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The Power of Learning with Baker McKenzie’s Steven Ng

What’s the one thing that motivates you? The Mag’s new “The Power Series” invites industry leaders to discuss the “power” of one initiative and how it’s crucial to everyday life, whether work or play. This month, we speak to Baker McKenzie’s Associate Director - Leadership & Learning, APAC Steven Ng about the Power of Learning.
If you tell someone, life is a never-ending learning journey, no one would dispute that.

But there’s no way you can know everything.

Growing up in the US,
I didn’t plan on a career in learning and development. I only realised I loved public speaking when I took a communications course at university. Post-graduation, I worked in Chicago and travelled a lot in the States and in Asia for delivering training and consulting, which I really enjoyed. So when the opportunity to work in Leadership & Learning at Baker McKenzie came up five years ago, I decided to take a chance and moved back to Hong Kong, my birthplace. Hong Kong is fun, and dynamic. But there’s still a lot of learning to do.

If we anchor ourselves to a purpose and interest, and then we would naturally learn. Reading and listening to podcasts allows me to familiarise with ideas in thinking, both for myself, and to share with others. The book What Got You Here Won’t Get You There by Marshall Goldsmith has been tremendously helpful at various points of my career. And Daniel Kahneman’s Thinking, Fast and Slow helps us navigate the way our brains work, so to guide us to better tackle our daily challenges.

It’s impossible to learn everything, though, especially in the current age of information overload. 200 years ago, there was no technology, no 24/7 media, so it was easy to say, let me learn all of it. To me, learning is about interest, minimising the noise, and about being practical. The key is to learn what you need to know for what you need to do next to make an impact, both in life, and at work. It’s all about having a growth mindset, versus having a fixed mindset.
There are two tracks to the learning function at Baker McKenzie. One, is helping people to perform better at their job, for the benefit of the firm. As I shared during the Discover Taikoo Place panel discussion, we have to figure out what the value proposition is for people to stay with us. The second track is providing long-term career development to ensure that they are marketable, so that when they do leave us, they’re ready for wherever they need to go next. The world is rapidly changing, and we need to make sure our people are future-proofed enough to move with it.

You can’t learn anything at work without first learning about yourself. If you don’t know where you are, you can’t get to where you need to go. Our mid-level associates all attend a regional programme where we work through the Myers-Briggs Type Indicator assessment and relate the insights to the firm's Development Framework that outline behaviours and expectations across KPIs and personal qualities.
None of us exists in a vacuum. Self-awareness allows you to understand where you need to fit in. We are all an important piece of the puzzle, in teams, in organisations, in society. Understanding the purpose of what you’re trying to do, and getting to the essence of what the team is trying to achieve…then you can figure out – like I mentioned before – what you need to learn to fulfil that role.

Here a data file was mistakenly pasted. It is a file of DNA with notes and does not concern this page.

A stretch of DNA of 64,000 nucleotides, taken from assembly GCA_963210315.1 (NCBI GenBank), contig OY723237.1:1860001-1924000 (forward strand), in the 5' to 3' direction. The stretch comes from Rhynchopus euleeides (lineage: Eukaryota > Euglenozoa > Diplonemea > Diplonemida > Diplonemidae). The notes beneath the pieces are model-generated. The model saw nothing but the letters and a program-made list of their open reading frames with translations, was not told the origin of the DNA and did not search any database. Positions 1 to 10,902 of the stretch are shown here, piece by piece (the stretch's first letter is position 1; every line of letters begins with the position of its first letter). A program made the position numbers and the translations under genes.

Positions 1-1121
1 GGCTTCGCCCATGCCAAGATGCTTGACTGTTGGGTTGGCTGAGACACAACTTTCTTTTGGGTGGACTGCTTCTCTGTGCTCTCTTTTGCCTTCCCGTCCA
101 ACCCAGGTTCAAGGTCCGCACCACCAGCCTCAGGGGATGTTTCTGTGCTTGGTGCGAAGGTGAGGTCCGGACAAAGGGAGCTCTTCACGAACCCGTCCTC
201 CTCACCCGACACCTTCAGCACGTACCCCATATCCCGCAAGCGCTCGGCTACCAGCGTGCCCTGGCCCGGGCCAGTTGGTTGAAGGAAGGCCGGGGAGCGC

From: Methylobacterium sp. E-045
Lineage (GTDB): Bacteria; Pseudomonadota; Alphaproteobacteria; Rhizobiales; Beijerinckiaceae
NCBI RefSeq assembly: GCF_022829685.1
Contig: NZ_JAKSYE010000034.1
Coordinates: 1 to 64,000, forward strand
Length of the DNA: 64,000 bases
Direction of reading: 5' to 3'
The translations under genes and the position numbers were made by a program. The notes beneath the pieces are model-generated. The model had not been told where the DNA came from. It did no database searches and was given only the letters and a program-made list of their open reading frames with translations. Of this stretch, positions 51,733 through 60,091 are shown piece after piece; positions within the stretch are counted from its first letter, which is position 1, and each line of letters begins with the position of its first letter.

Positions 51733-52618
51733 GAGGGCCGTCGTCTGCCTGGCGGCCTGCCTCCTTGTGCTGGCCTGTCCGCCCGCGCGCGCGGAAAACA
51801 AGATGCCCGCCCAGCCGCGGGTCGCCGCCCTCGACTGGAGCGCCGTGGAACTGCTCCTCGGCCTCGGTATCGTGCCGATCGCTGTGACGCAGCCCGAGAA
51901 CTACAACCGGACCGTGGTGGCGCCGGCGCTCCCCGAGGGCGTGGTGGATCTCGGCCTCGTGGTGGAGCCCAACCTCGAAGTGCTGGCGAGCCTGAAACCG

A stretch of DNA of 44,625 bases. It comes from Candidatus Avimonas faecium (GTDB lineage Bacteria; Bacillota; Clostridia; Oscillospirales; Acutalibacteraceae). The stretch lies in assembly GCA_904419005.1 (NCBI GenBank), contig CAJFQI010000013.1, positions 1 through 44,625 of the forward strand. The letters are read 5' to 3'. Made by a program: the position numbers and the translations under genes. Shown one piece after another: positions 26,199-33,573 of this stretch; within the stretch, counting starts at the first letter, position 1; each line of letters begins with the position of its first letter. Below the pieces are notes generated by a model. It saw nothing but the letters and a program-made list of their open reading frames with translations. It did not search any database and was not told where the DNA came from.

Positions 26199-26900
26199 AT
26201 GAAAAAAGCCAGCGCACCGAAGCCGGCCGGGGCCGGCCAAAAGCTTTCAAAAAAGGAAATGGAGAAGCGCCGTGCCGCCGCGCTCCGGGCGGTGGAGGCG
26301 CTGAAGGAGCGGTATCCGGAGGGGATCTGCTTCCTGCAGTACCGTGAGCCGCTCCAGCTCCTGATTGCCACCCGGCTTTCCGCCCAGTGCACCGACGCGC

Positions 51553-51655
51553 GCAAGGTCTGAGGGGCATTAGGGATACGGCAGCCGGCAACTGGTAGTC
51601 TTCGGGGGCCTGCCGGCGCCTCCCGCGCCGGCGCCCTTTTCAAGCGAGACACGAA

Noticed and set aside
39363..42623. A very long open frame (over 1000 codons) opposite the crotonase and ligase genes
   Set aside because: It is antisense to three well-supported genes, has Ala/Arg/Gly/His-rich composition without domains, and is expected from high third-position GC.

It’s a work in progress. Law is very time-based, and people are judicious about giving it up, so they need to understand where their learning fits in with their job. Because we are a specialised industry, our challenge is in balancing the focus between the facts and updates, and that kind of “continuing education”, with the non-technical, but still necessary, slice of the learning pie. We’re working on developing a more business savvy staff; how do we take it past transactional relationships with our clients? It’s about bringing the whole firm to our client, not just a particular specialty. It’s not just about knowledge or skills, because that’s a given.
Of course, leaders need to advocate a culture of learning. It’s not about telling people what to do, though. Working across different jurisdictions in Asia Pacific, I encounter different styles of learning, and different attitudes in learners. Some might prefer dynamic interactions and experiential learning. Others respond better to more formalised, lecture-focused learning. How far can you push things? What kinds of questions can you ask?
Leaders can even support a culture of failing. Even scientists test things out in a safe environment! So leaders need to create a safe environment, especially psychologically, for staff to try things in, so that they will feel engaged and encouraged to give ideas a try – and try again. It’s important to lead by example, to promote and facilitate that mindset, instead of merely downloading information – that’s not the future anymore.

All in all, it’s about developing your muscle to keep an open mind, to learn from others, and then think critically when shaping your perspective. I keep a simple cadence in mind as I work across the various APAC cultures: seek first to understand before seeking to be understood. It's simple, but not always easy.
What else does it take to succeed? See what RPC’s Kate Gregg has to say about the importance of culture.
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